way into the hearts of many bicycling Portlanders.
(Photos © J. Maus/BikePortland)
One of the attractions to city cycling often left out of policy debates is how simply being on a bike lets you to interact with your environment in a completely different way than being cooped up in a car (allowing you to “smell the roses” as this excellent NY Times piece illustrates). It sounds sort of cheesy, but it’s common to hear daily bike commuters talk about how they love certain streets and bridges.
I think that feeling comes from the much more visceral way you experience a city while bicycling.
Two Portland icons that often get that type of praise — the Steel Bridge and Terwilliger Parkway — are celebrating their 100th birthdays this year.
Last weekend the PDX Bridge Festival toasted the Steel Bridge with a big party. With its dedicated bike/walkway just above the Willamette River away from auto traffic, the Steel is a fantastic bridge to cross on a bike. With connections to paths through Waterfront Park on the west side and the Eastbank Esplanade to the east, it’s an extremely popular place to ride.
In honor of its centennial, here are a few photos of the bridge from my archives…
I don’t get up onto Terwilliger Parkway too often; but when I do I’m always impressed. Although I wish it had more space dedicated to people not inside cars, it’s still a gorgeous road to pedal on. I know several people who get to commute on it each day, winding through it’s tunnel of green into downtown sounds like a great way to start a workday. On July 24th, the Friends of Terwilliger will host the city on their beloved stretch of pavement during Sunday Parkways. The monthly event will close the street to auto use and keep it open only for biking and walking. Rolling and strolling on Terwilliger, high above the Willamette, with views far to the east while surrounded by huge trees… Sounds wonderful doesn’t it?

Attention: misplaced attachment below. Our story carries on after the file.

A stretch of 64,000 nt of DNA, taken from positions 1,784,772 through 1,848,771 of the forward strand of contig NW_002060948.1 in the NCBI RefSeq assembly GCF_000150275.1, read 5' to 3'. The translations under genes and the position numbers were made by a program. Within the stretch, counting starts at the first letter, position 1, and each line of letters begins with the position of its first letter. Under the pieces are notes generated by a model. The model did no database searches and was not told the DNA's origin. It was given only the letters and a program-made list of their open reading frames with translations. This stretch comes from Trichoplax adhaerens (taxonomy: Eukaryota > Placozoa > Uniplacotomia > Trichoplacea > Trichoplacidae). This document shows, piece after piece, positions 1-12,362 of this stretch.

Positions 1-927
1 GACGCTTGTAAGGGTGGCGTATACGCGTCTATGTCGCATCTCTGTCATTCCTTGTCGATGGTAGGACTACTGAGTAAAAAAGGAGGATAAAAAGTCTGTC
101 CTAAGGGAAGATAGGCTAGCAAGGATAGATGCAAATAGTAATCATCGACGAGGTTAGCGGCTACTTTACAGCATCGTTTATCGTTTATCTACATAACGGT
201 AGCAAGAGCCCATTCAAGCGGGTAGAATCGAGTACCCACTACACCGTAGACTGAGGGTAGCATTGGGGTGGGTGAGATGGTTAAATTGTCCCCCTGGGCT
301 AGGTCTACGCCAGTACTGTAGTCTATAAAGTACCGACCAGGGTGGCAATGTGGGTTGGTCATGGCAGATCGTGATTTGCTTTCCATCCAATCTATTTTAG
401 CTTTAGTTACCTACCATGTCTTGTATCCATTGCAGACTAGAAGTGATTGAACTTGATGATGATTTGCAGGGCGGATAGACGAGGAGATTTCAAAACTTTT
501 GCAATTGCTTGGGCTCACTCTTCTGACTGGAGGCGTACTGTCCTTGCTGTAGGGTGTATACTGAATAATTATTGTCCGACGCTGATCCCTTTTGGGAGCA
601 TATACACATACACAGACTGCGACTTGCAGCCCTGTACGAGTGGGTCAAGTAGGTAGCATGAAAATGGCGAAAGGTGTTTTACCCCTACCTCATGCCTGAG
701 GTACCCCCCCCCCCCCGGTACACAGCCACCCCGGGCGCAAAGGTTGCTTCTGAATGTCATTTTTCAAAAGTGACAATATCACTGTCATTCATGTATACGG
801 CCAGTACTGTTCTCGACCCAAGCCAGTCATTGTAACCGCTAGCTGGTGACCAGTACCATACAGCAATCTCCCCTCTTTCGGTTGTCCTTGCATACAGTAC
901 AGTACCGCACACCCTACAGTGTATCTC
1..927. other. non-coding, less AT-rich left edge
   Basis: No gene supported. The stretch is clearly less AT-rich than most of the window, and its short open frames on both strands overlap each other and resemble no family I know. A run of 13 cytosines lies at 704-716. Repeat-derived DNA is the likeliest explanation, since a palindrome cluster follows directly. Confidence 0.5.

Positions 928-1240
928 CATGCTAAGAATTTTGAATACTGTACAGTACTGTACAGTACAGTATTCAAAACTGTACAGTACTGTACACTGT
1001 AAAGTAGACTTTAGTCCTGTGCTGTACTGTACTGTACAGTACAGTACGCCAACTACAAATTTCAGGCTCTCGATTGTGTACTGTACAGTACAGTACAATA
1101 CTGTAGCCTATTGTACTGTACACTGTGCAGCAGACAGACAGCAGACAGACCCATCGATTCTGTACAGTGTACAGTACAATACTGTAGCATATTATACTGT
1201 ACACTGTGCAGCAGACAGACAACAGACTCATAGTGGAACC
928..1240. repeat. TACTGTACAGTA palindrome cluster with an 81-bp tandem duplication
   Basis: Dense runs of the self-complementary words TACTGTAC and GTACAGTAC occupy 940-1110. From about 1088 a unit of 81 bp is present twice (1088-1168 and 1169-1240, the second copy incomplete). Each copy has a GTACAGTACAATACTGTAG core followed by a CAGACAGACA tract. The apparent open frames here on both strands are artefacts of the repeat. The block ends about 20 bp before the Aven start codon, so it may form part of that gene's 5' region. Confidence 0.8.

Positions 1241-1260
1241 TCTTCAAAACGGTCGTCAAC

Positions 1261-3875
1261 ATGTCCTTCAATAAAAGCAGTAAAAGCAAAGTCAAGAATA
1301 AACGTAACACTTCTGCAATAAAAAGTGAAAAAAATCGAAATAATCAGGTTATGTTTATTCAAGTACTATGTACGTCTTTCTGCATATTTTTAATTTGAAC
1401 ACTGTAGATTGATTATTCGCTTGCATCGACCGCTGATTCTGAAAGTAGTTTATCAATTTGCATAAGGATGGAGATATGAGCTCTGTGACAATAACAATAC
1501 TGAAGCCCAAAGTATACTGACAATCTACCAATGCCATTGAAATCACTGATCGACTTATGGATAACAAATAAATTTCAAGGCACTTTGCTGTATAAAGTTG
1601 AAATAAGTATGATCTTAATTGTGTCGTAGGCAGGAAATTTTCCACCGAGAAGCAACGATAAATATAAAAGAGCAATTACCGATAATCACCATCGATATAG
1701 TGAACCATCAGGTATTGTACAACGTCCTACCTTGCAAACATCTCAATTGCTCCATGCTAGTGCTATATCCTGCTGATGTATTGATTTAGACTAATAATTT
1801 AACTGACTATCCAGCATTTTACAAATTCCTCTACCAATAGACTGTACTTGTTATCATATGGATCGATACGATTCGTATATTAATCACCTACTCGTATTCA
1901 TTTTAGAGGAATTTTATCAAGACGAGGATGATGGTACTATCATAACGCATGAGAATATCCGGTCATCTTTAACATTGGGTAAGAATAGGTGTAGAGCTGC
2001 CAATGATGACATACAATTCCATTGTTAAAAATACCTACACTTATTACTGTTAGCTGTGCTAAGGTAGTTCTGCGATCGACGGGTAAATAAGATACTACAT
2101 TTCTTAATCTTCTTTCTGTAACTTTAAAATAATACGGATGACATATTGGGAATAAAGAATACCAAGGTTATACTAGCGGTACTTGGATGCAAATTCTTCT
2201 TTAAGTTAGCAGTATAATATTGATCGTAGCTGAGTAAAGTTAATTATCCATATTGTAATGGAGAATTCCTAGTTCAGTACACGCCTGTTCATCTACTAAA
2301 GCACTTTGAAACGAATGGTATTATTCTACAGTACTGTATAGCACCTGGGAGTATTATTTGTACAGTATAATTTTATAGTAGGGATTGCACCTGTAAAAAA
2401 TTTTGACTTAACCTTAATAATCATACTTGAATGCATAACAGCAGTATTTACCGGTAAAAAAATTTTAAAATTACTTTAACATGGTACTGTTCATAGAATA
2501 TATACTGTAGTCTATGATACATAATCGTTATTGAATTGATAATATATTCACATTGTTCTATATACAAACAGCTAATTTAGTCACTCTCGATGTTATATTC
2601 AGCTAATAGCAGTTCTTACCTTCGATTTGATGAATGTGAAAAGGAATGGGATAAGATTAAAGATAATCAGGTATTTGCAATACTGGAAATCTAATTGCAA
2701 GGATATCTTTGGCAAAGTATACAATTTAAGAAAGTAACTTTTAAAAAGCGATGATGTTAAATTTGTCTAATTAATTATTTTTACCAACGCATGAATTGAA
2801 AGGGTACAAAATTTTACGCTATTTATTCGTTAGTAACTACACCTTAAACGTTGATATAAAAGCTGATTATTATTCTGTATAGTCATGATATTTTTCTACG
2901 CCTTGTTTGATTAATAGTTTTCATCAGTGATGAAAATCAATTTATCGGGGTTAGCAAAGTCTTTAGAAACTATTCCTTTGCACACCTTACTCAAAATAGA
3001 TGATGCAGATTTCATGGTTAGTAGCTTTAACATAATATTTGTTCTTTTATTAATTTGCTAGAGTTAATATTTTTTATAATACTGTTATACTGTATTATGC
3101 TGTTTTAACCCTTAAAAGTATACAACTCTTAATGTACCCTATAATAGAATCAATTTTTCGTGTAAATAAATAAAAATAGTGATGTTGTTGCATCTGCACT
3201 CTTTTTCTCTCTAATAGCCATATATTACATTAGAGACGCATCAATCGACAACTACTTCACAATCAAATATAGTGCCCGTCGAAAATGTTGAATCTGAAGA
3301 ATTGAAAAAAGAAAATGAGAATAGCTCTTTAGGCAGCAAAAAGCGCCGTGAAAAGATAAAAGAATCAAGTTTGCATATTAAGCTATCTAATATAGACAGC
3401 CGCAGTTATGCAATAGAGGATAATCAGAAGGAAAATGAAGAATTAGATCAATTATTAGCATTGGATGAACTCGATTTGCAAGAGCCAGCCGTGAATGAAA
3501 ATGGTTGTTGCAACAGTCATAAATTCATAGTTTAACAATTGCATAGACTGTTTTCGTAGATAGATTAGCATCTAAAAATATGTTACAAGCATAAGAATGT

Here’s the flyer for the upcoming Terwilliger Parkway Centennial Festival which begins on July 20th:
Do you like riding on the Steel Bridge and Terwilliger Parkway? Next time you do, sing a little Happy Birthday tune… and feel free to share your memories and thoughts in the comments.
Steel bridge is my all time true love bridge! Double lift, bike, transit, train, walking bliss and a unique silhouette!! <3
Steel Bridge rules! It is an extremely unique design, having lifts that work independently with the two decks. I believe it is the only bridge like this IN THE WORLD (confirmed by Wikipedia). Pretty wild that it handles vehicles, MAX trains, freight trains, passenger trains, pedestrians and cyclists in largely separate facilities.
And it goes up and down faster than most 100 year olds I know.
Also guarantees a bike traffic jam during rush hours. The best kind of jam to be in!
My commute has changed and so I no longer have my daily roll down Terwilliger, but I remember that in autumn it could easily be the best part of my day.
The Olmstead brothers (who planned this route as a scenic greenway, and whose firm helped guide the design of Laurelhurst Park) would be proud to see how well their handiwork has stood the test of time.
The only downside to fall on Terwilliger is that copious amounts of leaves can cover debris in the bike lane, such as those fist-size rocks that seem to like to roll off of the hill and into the road from time to time…
It’s no exaggeration that we chose to live in our neighborhood because then we’d have Terwilliger on the commute.
I rode over the Steel Bridge today, and also noted that the lower deck path is now 11 years old. Was there and commemoration of its 10th anniversary last year? It’s almost as unique of a facility as the bridge itself.
Happy birthday Steel Bridge, may you have many more decades of faithful service.
Correction: Terwilliger will be closed to cars on Sunday July 22nd as part of Sunday Parkways.